Nursing diagnosis: high risk for infection related to inadequate secondary defenses by immunosuppresion resulting from decreased immunoglobulins.
Expected outcomes: Absence of infection evidenced by temperature, white blood cell, urinalysis, cultures within normal ranges, breath sounds, urinary pattern, mucous membranes within baseline levels.
Nursing intervention and rationale:
I. Assess for:
- Temperature elevation above 101 degrees Celsius, chills, increased pulse above 100. Low grade temperature common following splenectomy for 7-10 days.
- Tachypnea, ronchi, crackles, cloudy foul smelling urine, urgency frequency, irritation ulcers of oral, vaginal or other mucosa; redness or drainage from wound or invasive sites. Indicates pneumococcal infection or overwhelming infection as phagocytic ability of spleen to destroy encapsulated organisms is lost.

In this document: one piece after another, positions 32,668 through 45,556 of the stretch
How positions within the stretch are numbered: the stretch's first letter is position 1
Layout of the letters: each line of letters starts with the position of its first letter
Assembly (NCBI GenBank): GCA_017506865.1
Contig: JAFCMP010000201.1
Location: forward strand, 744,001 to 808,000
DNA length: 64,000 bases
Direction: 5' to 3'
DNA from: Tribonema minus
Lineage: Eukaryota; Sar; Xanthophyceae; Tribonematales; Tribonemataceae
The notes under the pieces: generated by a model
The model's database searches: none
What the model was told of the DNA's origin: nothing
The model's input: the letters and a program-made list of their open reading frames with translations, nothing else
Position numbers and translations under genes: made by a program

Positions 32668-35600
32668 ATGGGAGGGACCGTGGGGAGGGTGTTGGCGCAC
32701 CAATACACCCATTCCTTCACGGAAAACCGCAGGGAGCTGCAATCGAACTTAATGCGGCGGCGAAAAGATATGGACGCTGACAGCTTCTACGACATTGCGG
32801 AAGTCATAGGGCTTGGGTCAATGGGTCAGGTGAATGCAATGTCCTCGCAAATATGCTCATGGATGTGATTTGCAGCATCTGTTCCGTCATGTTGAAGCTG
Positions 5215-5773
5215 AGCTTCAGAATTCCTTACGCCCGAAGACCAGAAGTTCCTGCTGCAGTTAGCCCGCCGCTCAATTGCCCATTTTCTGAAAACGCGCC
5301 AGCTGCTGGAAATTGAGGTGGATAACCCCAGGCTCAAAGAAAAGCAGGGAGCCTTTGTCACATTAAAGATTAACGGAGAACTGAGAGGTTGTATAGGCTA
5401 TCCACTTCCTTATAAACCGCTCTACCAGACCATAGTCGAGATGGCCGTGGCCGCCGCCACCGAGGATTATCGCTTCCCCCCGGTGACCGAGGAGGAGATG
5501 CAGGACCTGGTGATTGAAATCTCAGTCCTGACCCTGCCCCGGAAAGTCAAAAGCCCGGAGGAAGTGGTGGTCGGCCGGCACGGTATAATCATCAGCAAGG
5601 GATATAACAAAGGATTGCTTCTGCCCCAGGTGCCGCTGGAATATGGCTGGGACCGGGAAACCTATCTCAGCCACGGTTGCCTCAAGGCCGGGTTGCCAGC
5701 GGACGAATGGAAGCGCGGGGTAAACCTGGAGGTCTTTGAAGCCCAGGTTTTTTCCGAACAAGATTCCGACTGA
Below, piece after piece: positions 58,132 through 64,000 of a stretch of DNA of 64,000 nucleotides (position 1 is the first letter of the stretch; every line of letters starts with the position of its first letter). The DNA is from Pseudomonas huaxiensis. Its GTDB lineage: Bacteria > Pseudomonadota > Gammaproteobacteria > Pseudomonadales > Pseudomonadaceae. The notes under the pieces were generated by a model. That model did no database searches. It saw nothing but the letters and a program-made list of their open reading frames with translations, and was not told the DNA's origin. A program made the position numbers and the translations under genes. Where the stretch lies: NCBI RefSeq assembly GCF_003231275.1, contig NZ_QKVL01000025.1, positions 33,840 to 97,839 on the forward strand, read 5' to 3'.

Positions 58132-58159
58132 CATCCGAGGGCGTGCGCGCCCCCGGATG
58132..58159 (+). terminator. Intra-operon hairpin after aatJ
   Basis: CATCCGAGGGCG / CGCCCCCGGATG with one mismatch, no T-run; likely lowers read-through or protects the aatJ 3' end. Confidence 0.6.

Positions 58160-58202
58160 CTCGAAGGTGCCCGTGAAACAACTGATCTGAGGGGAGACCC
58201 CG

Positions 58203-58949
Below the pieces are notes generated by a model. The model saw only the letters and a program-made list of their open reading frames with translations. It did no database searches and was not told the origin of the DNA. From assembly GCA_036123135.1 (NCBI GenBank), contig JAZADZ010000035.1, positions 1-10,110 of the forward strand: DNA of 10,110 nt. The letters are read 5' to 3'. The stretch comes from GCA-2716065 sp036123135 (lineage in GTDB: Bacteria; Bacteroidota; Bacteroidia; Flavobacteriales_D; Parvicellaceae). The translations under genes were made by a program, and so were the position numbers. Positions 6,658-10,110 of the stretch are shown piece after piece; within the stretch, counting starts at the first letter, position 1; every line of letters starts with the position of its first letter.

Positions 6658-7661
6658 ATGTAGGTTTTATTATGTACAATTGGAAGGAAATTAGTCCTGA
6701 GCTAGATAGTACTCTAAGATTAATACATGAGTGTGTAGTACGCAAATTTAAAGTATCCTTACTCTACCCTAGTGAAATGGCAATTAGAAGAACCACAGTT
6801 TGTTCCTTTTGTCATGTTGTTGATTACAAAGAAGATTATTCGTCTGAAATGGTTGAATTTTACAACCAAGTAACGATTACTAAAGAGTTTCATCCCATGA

- Hypotension, shock-like state. Indicates potential for meningeal infection.
- White blood cells increases, urine, blood and wound cultures and sensitivities. WBC of > 10,000 cu/mm positive cultures for infectious organisms.
- Immunoglobulins. IgM decreases, IgG ad IgA within normal ranges indicating deficiencies.
- Vital signs and temperature every four hours. Indicates presence of infection.
- Antibiotics specific to identified infectious agent. Acts to destroy microorganisms by inhibiting cell wall synthesis.
- Antipyretic (acetaminophen). Reduces fever by inhibiting heat-regulating center.
- Handwash techniques before giving care. Prevents cross-contamination.
- Aseptic technique for any invasive procedures. Prevents introduction of infectious agents.
- Adequate fluids, nutritional and activity support. Maintains support to prevent susceptibility to infection.
- Meticulous mouth and perineal care. Promotes comfort and care of suceptible mucosal areas